After the federal government announced Saskatchewan would not be on the itinerary for the agriculture tour, questions were raised as the province accounts for a large part of the industry, however, the federal government said, the province wasn’t overtly excluded.
Federal Minister of Agriculture and Agri-Food, Marie-Claude Bibeau, started her tour on Monday in Vernon, BC, with other stops along the tour including Kelowna, BC, Calgary AB and her final stop, on Wedsnesday in Winnipeg, MB. With Saskatchewan noticeably absent, Premier Scott Moe took to twitter after the itinerary was announced last Friday and stated, “How do you even do an agriculture tour in Western Canada without coming to Saskatchewan?’.
Saskatchewan’s Agriculture Minister, David Marit, said, “I am obviously disappointed in Minister Bibeau’s choice to omit Saskatchewan from her Western Canadian agriculture tour”. He added that he spoke with the Minister last week and indicated he was looking forward to working with her and also invited her to the province.
Minister Bibeau, recently came into the role for Agriculture and Agri-Food as of March 1, 2019, after shuffling positions following the resignation of former Attorney General, Jody Wilson-Raybould.
Marit stated, “It is really concerning that the new Agriculture Minister’s inaugural trip to Western Canada did not include a stop in Saskatchewan,” and added, “should there be an opening in her itinerary we hope that she will come to visit Saskatchewan”.
Katie Hawkins, director of communications with Minister Bibeau’s office, shared that the itinerary was not organized by Bibeau and she was fulfilling a previous itinerary set out by the previous Minister, Lawrence MacAulay.
When asked why Saskatchewan was not put on the itinerary by either MacAulay or Bibeau, she stated that Minister MacAulay was recently in Saskatchewan in January and simply due to the recent visit, Saskatchewan was not added to the current tour.
Hawkins said it was not a deliberate move against Saskatchewan and although some are calling it a Western Canadian tour, she said they did not frame it in such a way and if it was, Saskatchewan would have been on the itinerary.
Minister Bibeau’s office characterized the shift into the new role as, hitting the ground running. Hawkin’s stated that the announcements for the agriculture industry that were on the agenda for the tour were too important not to do, however, it was a challenge to schedule with the Minister’s previous commitments and new position.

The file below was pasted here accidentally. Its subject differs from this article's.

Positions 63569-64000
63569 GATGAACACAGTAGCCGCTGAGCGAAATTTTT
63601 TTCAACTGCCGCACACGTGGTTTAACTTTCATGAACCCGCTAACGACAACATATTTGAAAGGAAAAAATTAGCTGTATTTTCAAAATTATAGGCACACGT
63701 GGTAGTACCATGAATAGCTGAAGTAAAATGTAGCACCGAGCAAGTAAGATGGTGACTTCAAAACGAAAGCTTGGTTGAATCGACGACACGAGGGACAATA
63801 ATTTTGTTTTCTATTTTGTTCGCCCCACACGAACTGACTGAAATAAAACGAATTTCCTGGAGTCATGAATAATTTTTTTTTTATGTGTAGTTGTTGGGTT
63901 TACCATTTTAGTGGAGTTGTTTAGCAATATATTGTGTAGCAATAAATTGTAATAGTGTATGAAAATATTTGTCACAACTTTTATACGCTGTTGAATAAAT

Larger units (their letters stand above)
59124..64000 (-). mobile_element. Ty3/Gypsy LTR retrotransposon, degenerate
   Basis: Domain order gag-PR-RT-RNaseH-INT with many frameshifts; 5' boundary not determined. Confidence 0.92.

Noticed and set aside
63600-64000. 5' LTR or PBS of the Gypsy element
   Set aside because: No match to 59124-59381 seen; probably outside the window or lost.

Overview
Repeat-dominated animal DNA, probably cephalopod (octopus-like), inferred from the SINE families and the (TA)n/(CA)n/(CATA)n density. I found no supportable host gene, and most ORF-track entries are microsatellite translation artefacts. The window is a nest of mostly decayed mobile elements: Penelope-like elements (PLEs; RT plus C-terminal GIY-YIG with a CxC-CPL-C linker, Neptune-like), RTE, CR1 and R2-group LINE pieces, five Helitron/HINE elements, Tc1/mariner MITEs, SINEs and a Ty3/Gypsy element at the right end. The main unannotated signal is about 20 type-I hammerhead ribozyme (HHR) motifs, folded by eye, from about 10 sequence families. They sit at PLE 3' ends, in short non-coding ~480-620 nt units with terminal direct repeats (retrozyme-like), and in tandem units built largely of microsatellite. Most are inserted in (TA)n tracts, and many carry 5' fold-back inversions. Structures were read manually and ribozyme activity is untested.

Throughout the tour, Bibeau made 3 announcements affecting the agriculture industry.
I. Women in Agriculture: Bibeau announced Farm Credit Canada’s (FCC) new Women Entrepreneur Program. The program aims to support women entrepreneurs in the industry and includes access to the Women Entrepreneur Loan, of which FCC has committed $500 million over three years.
II. Expanding the Canadian Wheat Market: An investment of $6.2 million to help the Canadian International Grains Institute expand the market for Canadian wheat through technical support, market research, employee exchanges and customized training for customers and commercial partners in over 50 countries.
III. Funding to Support the Fruit Industry: An investment of up to $4.2 million to support the British Columbia Fruit Growers’ Association in developing innovative, commercially successful Canadian-bred apple and sweet cherry cultivars that enhance the profitability of Canada’s tree fruit sector.
Due to recent events, the current and future state of the canola industry have been hot topics and one that likely has many questions from those in Saskatchewan. Hawkins relayed that two other Ministers, Jim Carr and Bernadette Jordan, are attending the SARM annual conference and would be available to answer questions surrounding canola if they arose.
Hawkins did summarize by stating that Minister Bibeau does look forward to working with the province of Saskatchewan and recognizes the significant impact the province has on Canada’s agriculture industry.
Saskatchewan accounts for more than 40 per cent of Canada’s cultivated farmland and produces 99 per cent of Canada’s chickpeas and 90 per cent of Canada’s lentils.